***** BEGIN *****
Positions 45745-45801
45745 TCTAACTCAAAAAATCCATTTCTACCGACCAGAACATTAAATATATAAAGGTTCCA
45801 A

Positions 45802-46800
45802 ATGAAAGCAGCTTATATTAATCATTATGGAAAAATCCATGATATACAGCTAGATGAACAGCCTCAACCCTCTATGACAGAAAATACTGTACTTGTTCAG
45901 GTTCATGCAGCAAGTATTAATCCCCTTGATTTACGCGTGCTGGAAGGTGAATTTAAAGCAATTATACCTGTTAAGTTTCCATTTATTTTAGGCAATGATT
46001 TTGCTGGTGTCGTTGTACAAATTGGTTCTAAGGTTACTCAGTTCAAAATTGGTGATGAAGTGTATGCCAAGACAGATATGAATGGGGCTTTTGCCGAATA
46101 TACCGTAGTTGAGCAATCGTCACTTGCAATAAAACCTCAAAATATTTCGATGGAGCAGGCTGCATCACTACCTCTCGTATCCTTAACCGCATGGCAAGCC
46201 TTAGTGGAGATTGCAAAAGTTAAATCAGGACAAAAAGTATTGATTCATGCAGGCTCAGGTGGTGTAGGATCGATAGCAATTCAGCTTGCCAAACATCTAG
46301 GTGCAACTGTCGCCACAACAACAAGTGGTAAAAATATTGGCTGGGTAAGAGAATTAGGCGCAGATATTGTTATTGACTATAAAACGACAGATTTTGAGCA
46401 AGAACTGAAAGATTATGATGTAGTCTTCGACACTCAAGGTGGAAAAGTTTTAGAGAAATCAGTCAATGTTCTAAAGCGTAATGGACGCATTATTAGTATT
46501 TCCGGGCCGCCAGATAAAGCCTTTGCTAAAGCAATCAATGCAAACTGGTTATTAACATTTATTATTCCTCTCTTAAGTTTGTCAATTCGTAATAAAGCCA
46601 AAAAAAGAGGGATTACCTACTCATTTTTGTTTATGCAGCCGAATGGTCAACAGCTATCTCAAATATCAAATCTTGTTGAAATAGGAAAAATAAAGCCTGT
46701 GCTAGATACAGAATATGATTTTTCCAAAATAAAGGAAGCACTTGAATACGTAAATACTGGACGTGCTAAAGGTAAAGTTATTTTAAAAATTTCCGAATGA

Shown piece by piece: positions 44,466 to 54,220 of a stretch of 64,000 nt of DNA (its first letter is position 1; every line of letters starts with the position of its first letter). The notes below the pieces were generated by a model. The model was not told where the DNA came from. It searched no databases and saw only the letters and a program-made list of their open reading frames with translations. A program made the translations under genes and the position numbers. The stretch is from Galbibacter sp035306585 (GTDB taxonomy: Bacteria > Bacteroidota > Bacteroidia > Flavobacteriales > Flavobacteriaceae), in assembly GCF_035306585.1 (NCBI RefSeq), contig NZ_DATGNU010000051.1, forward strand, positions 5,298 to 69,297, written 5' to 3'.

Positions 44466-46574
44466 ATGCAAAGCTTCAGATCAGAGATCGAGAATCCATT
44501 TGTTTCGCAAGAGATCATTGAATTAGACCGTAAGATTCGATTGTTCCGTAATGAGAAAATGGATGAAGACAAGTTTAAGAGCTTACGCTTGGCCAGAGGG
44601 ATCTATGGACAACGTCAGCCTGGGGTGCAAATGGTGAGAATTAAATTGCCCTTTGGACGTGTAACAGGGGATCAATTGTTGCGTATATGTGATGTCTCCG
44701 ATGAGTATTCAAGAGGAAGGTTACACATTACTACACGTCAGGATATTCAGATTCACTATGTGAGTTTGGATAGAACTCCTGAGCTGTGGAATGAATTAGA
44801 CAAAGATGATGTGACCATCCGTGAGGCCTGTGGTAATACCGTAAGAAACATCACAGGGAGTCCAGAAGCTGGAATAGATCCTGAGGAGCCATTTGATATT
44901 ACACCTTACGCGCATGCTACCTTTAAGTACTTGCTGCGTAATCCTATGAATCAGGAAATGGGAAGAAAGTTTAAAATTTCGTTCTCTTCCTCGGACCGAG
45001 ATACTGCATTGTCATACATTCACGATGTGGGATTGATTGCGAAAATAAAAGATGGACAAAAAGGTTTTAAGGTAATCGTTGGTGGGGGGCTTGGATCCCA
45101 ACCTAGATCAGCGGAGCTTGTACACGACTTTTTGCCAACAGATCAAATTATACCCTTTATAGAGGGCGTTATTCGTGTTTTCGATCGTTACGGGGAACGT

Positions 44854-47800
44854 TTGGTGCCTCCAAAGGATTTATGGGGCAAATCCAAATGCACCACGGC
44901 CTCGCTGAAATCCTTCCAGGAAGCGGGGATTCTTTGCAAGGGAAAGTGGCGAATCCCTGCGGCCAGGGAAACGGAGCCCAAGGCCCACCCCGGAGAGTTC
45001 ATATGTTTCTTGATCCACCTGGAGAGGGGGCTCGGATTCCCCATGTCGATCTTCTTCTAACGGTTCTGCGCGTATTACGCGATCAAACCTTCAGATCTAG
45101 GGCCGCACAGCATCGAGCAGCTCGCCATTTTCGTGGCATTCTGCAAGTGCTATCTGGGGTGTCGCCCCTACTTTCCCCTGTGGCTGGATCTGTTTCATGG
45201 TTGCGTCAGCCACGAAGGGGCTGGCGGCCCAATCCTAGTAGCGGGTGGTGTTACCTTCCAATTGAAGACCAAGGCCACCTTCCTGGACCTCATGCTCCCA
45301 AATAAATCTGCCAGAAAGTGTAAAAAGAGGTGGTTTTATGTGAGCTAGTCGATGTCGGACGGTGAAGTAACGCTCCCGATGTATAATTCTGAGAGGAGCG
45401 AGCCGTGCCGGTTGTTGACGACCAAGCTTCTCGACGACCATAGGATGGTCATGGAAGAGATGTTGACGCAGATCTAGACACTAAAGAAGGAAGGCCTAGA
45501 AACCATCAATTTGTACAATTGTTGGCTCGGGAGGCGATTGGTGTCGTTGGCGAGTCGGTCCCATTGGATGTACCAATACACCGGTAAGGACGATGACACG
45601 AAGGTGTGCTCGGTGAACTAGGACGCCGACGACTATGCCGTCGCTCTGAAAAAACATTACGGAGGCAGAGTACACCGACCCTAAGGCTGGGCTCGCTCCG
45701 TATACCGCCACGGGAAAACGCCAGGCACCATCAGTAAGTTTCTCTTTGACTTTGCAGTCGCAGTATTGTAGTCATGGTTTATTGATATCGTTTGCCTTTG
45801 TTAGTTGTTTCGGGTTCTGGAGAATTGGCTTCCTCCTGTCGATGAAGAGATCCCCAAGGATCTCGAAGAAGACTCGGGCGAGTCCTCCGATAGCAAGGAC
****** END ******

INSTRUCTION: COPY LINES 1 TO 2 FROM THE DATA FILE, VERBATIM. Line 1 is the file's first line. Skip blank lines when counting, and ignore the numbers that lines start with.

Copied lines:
Positions 45745-45801
45745 TCTAACTCAAAAAATCCATTTCTACCGACCAGAACATTAAATATATAAAGGTTCCA